A rather puerile guessing game that I, and a few equally small-minded friends, have been playing for years is who would play the members – Hannibal (George Peppard), Templeton "Face" Peck (Dirk Benedict), Murdock (Dwight Schultz) and B A Baracus (Mr T) – of the A-Team when it is turned into a movie.
After very little debate it always comes down to George Clooney as the charismatic gang leader, Hannibal, Brad Pitt as Face, Jim Carrey as the wild-eyed Murdock and Ving Rhames, or Mr T himself, as Bosco B A "I pity fool who gets on that plane" Baracus.
Now, inevitably, the anarchic 1980s TV staple has been made into a blockbusting feature film, which will be released on 30 July. So, who have they got to play the hammy foursome in Joe Carnahan's upcoming A-Team? Well, Liam Neeson is Hannibal, Bradley Cooper (smarmy but not pretty enough) is Face, the unknown Quinton "Rampage" Jackson plays B A Baracus and Sharlto Copley (good in Neill Blomkamp's inventive sci-fi District 9, but no Carrey) is the unhinged Murdock. It's all wrong, and you really wish that they hadn't made it at all.
Meanwhile Meryl Streep is slated to play Margaret Thatcher in a Film4 biopic about the Iron Lady, while Jim Broadbent is slated to play her devoted husband Denis. Both are sensational actors, but are they really appropriate for these roles? I mean, frankly, what next? Al Pacino as Tony Blair? Russell Crowe tackling John Major? Sandra Bullock as Norma?
An actor, of course, doesn't have to resemble exactly the famous person they're impersonating in order to pull off a terrific performance. There are plenty of good examples: George C Scott's Patton, Toby Jones and Philip Seymour Hoffman both excelled as Truman Capote, in Infamous and Capote respectively, Marion Cotillard as Edith Piaf in La Vie en Rose, Jamie Foxx was astonishing as Ray Charles in Ray and Christopher Eccleston recently gave a barnstorming portrayal of John Lennon in Lennon Naked – the 46-year-old Lancastrian was far too old to play the young, stroppy Beatle, yet he was convincing.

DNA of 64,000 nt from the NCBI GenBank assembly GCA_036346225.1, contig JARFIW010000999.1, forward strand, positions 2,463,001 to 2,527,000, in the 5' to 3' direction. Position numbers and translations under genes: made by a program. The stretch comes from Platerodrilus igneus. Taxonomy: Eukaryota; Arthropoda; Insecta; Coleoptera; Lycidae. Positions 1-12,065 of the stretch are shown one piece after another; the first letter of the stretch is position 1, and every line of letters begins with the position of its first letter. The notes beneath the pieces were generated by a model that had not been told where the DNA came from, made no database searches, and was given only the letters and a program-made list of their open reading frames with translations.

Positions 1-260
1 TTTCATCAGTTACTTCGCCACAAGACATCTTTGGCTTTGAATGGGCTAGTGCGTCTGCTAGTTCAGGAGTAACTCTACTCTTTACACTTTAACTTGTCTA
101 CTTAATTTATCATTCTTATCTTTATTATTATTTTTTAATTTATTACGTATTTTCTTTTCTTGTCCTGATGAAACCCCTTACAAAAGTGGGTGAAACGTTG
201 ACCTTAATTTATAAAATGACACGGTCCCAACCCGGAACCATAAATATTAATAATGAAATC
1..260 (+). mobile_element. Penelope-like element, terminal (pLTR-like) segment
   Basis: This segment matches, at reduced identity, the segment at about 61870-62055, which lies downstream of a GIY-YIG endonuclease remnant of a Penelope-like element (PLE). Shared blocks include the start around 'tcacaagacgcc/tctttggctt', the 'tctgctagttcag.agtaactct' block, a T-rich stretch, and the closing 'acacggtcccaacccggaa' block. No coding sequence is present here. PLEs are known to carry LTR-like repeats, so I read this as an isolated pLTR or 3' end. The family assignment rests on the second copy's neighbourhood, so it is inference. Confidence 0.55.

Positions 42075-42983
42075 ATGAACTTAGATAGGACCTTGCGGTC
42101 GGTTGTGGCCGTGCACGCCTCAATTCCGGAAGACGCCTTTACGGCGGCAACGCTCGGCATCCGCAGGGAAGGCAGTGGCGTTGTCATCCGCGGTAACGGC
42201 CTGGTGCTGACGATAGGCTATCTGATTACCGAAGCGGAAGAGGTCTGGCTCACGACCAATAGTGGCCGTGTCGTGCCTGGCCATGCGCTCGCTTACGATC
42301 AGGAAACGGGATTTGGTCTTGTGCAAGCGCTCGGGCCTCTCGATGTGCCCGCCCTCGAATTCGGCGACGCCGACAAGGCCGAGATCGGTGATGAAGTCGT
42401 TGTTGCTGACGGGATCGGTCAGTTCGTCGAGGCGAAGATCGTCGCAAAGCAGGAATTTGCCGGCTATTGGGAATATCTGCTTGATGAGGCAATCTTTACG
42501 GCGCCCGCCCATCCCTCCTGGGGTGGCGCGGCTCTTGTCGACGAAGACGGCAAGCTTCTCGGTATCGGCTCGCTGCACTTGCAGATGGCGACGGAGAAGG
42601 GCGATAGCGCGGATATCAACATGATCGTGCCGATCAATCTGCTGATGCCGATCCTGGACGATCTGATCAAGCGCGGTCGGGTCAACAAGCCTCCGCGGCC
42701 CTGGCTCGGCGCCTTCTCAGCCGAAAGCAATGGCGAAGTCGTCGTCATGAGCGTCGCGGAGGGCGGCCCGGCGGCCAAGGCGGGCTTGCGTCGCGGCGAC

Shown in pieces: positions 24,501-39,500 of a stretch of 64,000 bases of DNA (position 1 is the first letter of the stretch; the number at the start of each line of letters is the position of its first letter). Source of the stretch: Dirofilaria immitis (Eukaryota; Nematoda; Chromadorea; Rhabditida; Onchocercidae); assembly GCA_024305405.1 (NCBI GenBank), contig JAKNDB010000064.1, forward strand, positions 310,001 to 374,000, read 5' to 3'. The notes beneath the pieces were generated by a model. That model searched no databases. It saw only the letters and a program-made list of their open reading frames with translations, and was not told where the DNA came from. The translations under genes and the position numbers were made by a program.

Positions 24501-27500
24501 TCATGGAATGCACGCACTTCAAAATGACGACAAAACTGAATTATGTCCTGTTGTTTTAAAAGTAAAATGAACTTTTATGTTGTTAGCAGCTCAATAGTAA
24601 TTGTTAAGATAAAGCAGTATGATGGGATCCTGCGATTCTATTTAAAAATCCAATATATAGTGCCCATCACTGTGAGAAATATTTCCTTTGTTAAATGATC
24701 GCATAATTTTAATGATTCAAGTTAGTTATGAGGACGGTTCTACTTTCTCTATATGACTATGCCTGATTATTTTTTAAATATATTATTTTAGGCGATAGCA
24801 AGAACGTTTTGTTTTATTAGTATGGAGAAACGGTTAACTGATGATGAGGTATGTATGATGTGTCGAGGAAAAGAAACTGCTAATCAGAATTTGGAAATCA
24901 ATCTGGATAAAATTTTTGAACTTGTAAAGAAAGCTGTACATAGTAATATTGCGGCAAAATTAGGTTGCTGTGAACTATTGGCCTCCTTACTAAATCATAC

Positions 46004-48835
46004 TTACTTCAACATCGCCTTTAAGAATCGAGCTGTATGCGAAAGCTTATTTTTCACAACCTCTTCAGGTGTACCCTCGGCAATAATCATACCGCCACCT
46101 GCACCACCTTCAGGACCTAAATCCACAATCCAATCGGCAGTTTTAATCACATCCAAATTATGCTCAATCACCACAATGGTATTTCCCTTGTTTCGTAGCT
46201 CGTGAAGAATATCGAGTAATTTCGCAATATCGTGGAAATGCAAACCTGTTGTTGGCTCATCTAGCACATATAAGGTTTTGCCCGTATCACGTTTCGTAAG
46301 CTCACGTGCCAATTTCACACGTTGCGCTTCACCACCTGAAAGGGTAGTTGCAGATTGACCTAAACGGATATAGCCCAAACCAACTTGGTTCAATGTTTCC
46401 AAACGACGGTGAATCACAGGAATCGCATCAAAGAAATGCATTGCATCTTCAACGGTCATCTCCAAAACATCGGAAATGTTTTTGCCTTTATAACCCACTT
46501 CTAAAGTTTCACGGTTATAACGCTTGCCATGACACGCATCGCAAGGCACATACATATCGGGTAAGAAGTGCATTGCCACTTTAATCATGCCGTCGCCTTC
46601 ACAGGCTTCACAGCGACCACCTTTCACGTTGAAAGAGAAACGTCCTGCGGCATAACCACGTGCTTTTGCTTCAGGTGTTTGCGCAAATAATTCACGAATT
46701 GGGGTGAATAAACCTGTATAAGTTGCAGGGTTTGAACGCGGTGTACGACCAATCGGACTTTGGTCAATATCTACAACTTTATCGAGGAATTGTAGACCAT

But there have been far too many nonsensical casting decisions in Hollywood. Most notably Jude Law, in a small part, as Errol Flynn in Martin Scorsese's The Aviator (2004), David Bowie's absurd Pontius Pilate in The Last Temptation of Christ (1988) and, most memorably, John Wayne's Genghis Khan in The Conqueror (1956).
Arguably, the most egregious casting stinkers are when an American actress (cue pantomime boo) plays an iconic English (usually literary) figurehead – Renée Zellweger as Beatrix Potter in Miss Potter, Anne Hathaway as Jane Austen in Becoming Jane and Nicole Kidman as Virginia Woolf in The Hours. We, clearly, don't know if their accents and demeanour are necessarily wrong – there's little or no recorded verbal or visual evidence of Beatrix Potter ruminating about bunnies for instance – but they feel wrong.
The catalogue of casting errors are legion: an unsympathetic Andie MacDowell as the love interest in Four Weddings and a Funeral, John Hannah as the gruff detective in Rebus, Madonna in anything, Jude Law, similarly, in anything, Keira Knightley's bounty hunter in Domino, Dustin Hoffman as the American journalist Wally Stanton in Agatha, Keanu Reeves in Little Buddha, Dracula, My Own Private Idaho, The Devil's Advocate etc, and Robert De Niro's needy monster in Kenneth Branagh's shambolic Frankenstein (1994). Not to mention the dodgy accent brigade: Josh Hartnett's Yorkshireman in Blow Dry, Dick Van Dyke in Mary Poppins, Julia Roberts's Irish maid in Mary Reilly, Tom Cruise's poor Irish farmer in Far and Away, and, worst of all, Richard Gere's IRA terrorist in The Jackal.
Hopefully Streep will manage to capture Thatcher's accent and essence, but will she be better – and have a better understanding – than esteemed British actresses such as Helen Mirren, Lindsay Duncan, Fiona Shaw and Anne-Marie Duff? No.